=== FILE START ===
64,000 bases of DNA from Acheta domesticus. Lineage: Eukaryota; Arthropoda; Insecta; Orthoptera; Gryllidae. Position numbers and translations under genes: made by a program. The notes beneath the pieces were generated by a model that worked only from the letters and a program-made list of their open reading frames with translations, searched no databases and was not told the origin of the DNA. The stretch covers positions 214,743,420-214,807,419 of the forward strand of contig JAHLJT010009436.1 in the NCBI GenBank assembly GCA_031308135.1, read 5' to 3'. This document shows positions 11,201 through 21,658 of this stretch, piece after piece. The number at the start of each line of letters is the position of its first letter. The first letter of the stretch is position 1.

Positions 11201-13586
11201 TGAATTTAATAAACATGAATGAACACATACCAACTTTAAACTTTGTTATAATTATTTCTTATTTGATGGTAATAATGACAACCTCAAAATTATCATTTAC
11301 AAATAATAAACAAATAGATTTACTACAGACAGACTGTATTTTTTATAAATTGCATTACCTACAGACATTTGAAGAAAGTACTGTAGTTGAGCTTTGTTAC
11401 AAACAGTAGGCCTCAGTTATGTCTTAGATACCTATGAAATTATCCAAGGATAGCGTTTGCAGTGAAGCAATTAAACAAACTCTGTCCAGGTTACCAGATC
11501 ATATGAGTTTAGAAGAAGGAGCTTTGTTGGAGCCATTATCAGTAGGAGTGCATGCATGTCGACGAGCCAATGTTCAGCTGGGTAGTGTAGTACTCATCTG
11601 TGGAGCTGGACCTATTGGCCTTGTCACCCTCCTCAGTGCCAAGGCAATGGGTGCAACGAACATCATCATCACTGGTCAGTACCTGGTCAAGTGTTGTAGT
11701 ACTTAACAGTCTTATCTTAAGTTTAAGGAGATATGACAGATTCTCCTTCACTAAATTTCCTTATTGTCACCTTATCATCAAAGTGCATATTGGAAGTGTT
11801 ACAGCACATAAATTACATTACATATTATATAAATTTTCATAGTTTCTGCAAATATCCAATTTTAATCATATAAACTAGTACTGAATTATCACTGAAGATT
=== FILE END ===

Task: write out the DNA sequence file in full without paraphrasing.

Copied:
64,000 bases of DNA from Acheta domesticus. Lineage: Eukaryota; Arthropoda; Insecta; Orthoptera; Gryllidae. Position numbers and translations under genes: made by a program. The notes beneath the pieces were generated by a model that worked only from the letters and a program-made list of their open reading frames with translations, searched no databases and was not told the origin of the DNA. The stretch covers positions 214,743,420-214,807,419 of the forward strand of contig JAHLJT010009436.1 in the NCBI GenBank assembly GCA_031308135.1, read 5' to 3'. This document shows positions 11,201 through 21,658 of this stretch, piece after piece. The number at the start of each line of letters is the position of its first letter. The first letter of the stretch is position 1.

Positions 11201-13586
11201 TGAATTTAATAAACATGAATGAACACATACCAACTTTAAACTTTGTTATAATTATTTCTTATTTGATGGTAATAATGACAACCTCAAAATTATCATTTAC
11301 AAATAATAAACAAATAGATTTACTACAGACAGACTGTATTTTTTATAAATTGCATTACCTACAGACATTTGAAGAAAGTACTGTAGTTGAGCTTTGTTAC
11401 AAACAGTAGGCCTCAGTTATGTCTTAGATACCTATGAAATTATCCAAGGATAGCGTTTGCAGTGAAGCAATTAAACAAACTCTGTCCAGGTTACCAGATC
11501 ATATGAGTTTAGAAGAAGGAGCTTTGTTGGAGCCATTATCAGTAGGAGTGCATGCATGTCGACGAGCCAATGTTCAGCTGGGTAGTGTAGTACTCATCTG
11601 TGGAGCTGGACCTATTGGCCTTGTCACCCTCCTCAGTGCCAAGGCAATGGGTGCAACGAACATCATCATCACTGGTCAGTACCTGGTCAAGTGTTGTAGT
11701 ACTTAACAGTCTTATCTTAAGTTTAAGGAGATATGACAGATTCTCCTTCACTAAATTTCCTTATTGTCACCTTATCATCAAAGTGCATATTGGAAGTGTT
11801 ACAGCACATAAATTACATTACATATTATATAAATTTTCATAGTTTCTGCAAATATCCAATTTTAATCATATAAACTAGTACTGAATTATCACTGAAGATT